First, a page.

“We’re more focused on the richness of life,” says Sebastian Nasello, CEO and winemaker at Podere Le Ripi.
Situated at the end of a long and gravely dirt road near the village of Castenuovo dell’Abate just south of Montalcino, Podere Le Ripi is more than a biodynamic winery and farm; it’s its own ecosystem.
A thick row of lavender hosts dancing winged pollinators – bumble bees, honey bees and paper-white butterflies. Swallows fly about in response to the impending storm. Ducks and geese are squawking, the rooster crowing. Patches of Sangiovese vines grow amid a sea of forest. Life in the soil beneath this earth is guaranteed to be abundant and thriving.
Podere Le Ripi, whose innovative approach to land management (think: their Sangiovese “Bonzai” vineyard is 65,500 vines per hectare (yes!) resulting the deepest vine roots in the world – that’s a different story), is dialing back their ways and looking to nature to preserve their small chunk of the universe and promote vital resources.
“Good wines can come only from healthy vines, and the healthiness of the vine is linked to the healthiness of the place,” says Nasello. Podere Le Ripi produces wines from fruit that are grown from both the east and west sides of Montalcino. The intention is to offer wines that are pure reflections of the vintage and geological areas.
Yet, while keeping wine as their core business, Podere Le Ripi engages in something more ambitious and complex, as their farm strives to balance and nurture all relationships between all living things, including their people.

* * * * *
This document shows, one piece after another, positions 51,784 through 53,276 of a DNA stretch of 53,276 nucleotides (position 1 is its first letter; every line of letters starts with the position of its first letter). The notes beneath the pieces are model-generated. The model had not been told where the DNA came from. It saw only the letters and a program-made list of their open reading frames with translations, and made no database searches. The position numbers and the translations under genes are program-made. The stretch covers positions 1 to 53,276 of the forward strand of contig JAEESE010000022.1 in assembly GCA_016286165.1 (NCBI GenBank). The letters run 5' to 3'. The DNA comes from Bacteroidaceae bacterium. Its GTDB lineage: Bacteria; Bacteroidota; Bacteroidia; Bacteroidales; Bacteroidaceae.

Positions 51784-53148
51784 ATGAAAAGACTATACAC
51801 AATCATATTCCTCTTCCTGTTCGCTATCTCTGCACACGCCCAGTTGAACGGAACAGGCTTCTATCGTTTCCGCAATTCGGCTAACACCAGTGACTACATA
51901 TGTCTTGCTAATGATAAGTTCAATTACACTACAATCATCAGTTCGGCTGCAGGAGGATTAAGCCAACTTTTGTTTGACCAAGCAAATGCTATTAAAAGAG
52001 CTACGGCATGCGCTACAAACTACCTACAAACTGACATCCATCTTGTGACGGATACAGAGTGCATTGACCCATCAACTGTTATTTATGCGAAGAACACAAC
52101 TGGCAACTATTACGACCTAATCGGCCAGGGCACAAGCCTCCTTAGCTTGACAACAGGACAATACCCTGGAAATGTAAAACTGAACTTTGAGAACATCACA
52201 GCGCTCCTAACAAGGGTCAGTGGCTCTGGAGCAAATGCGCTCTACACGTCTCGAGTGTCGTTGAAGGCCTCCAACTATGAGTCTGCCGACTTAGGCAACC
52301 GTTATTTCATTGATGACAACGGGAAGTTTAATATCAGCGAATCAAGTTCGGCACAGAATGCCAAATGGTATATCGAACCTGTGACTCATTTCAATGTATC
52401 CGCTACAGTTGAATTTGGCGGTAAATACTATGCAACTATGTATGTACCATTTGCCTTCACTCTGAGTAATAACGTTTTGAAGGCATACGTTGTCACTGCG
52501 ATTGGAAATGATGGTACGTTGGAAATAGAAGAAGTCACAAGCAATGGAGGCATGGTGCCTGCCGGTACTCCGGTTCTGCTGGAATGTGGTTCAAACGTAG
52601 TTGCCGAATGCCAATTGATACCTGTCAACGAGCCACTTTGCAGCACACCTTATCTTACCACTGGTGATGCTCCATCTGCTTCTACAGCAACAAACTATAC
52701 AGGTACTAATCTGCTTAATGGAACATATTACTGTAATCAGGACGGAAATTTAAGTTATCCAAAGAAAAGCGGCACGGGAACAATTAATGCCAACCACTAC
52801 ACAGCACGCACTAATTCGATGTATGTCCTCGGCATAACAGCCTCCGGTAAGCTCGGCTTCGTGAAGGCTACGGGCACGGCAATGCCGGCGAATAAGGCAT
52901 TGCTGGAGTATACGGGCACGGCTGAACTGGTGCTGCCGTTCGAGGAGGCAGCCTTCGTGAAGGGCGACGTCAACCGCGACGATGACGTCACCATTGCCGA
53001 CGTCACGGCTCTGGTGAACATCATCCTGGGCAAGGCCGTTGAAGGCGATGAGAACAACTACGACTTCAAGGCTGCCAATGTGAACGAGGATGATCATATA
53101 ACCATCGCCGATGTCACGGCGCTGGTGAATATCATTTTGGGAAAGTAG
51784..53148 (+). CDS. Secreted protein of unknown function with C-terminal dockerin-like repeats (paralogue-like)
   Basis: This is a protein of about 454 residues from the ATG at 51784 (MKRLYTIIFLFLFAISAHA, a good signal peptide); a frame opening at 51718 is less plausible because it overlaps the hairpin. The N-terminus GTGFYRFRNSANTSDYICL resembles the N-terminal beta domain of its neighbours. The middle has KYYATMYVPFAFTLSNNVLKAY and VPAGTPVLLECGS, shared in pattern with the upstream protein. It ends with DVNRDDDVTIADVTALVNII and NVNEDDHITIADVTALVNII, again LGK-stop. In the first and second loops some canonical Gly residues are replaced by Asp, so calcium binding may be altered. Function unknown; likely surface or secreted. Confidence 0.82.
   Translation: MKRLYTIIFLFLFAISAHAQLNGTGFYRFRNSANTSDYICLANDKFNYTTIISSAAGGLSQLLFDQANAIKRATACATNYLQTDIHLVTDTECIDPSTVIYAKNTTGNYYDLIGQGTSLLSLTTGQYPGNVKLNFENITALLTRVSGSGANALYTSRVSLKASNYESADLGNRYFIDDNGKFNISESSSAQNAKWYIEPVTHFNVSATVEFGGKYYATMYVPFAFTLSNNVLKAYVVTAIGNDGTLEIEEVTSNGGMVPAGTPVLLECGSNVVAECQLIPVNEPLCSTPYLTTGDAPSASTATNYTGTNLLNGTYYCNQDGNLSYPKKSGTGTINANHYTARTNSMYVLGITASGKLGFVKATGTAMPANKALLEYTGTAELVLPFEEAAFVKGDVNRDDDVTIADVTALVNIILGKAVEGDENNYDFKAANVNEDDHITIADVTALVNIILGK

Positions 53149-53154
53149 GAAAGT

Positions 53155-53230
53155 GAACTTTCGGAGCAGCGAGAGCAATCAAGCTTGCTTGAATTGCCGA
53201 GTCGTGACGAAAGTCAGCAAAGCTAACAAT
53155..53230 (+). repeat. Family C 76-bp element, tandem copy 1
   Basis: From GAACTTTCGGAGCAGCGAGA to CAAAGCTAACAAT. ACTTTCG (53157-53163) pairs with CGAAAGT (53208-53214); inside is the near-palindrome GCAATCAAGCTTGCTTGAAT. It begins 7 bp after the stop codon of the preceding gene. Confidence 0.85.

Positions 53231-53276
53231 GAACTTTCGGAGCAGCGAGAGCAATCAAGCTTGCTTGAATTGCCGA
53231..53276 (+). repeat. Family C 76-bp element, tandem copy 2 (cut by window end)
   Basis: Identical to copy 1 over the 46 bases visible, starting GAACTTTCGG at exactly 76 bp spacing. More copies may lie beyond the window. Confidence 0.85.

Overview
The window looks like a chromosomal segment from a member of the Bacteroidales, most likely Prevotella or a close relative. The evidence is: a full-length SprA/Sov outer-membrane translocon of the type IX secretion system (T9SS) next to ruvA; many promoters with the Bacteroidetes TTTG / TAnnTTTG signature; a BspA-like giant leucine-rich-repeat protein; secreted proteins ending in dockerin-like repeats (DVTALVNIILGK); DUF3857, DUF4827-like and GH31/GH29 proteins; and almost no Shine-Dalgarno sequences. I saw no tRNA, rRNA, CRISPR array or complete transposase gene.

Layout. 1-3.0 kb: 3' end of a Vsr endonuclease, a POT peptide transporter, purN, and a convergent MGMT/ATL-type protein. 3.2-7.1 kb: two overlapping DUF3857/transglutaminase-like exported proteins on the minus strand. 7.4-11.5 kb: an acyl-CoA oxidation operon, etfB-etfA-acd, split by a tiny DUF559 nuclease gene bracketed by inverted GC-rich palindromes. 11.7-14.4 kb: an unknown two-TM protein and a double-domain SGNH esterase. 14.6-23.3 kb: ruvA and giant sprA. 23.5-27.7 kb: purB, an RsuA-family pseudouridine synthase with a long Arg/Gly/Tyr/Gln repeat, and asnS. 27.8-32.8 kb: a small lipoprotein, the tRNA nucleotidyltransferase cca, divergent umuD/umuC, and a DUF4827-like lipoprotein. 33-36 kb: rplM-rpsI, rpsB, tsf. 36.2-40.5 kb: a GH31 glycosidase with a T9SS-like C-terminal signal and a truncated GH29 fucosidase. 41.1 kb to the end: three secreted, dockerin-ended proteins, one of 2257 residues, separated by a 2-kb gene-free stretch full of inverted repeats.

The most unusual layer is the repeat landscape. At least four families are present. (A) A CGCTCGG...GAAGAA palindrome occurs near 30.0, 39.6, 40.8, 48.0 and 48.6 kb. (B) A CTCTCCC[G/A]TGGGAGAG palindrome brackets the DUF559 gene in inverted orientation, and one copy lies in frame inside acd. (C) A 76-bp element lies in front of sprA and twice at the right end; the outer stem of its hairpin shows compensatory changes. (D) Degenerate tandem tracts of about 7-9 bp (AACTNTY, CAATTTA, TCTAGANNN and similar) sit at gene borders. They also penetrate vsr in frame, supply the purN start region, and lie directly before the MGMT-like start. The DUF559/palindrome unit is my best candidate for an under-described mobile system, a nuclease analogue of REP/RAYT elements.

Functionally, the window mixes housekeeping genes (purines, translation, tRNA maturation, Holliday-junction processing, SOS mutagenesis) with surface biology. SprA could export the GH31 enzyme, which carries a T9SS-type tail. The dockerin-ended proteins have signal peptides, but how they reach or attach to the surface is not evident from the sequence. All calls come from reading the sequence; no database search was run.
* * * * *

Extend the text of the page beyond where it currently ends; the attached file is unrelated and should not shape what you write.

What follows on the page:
Podere Le Ripi has 30 young dedicated individuals committed to making great wines all while respecting and rebuilding nature’s beauty that is often overlooked these days. It takes a lot of hands and manual labor to run a farm.
When Nasello joined Podere Le Ripi in 2011, the company had five people, including founder Francesco Illy (of the coffee empire), who is very hands-on, believed in organics, and energized by viticulture. Nasello’s arrival marked the beginning of a new cycle of wine production that took the farm further, adding biodynamic principles to their 34 hectares of vineyards, while adding honey and olive oil production, vegetable gardens, and animals to their world.
And then there is Irina, their Chianina cow, a Tuscan native herself, she grew up on the farm and is very much a part of the Podere Le Ripi family and instrumental in biodynamic preparations. She, her goat, sheep, and mule friends can enjoy a jaunt in the vineyards at certain times of the year.
“People think biodynamics is strange, but it’s a reasonable farming technique. It just uses knowledge and sensitivity. There no rules,” says Nasello. ” It must be tailored because every environment is different.”
For example, he explained how in Castelnuovo dell’Abate, the soils have a very high clay and silt content. With oceanic origins, the soils are rich in limestone, with high pH and in sometimes strong salinity. This kind of terroir gives wines a tangible depth and layering, but it requires a light human hand due to its exuberant nature.
“We started with cover crop, biodynamic preparation, added animals, and now the bees – over 100 bee houses. Whatever we do focuses on life and adds something.”
Podere Le Ripi’s respect towards nature, keeping their ecosystem chemical-free, while helping creatures thrive on their land, reminds us that Tuscan beauty doesn’t just exist because it’s been waiting for us. It was borrowed from a time before and with their help, will be there for future generations.
“We try to preserve this beauty and life and give birth to something typical with a great sense of place.”
Now, taste the wines.
Select photos: Courtesy of Podere Le Ripi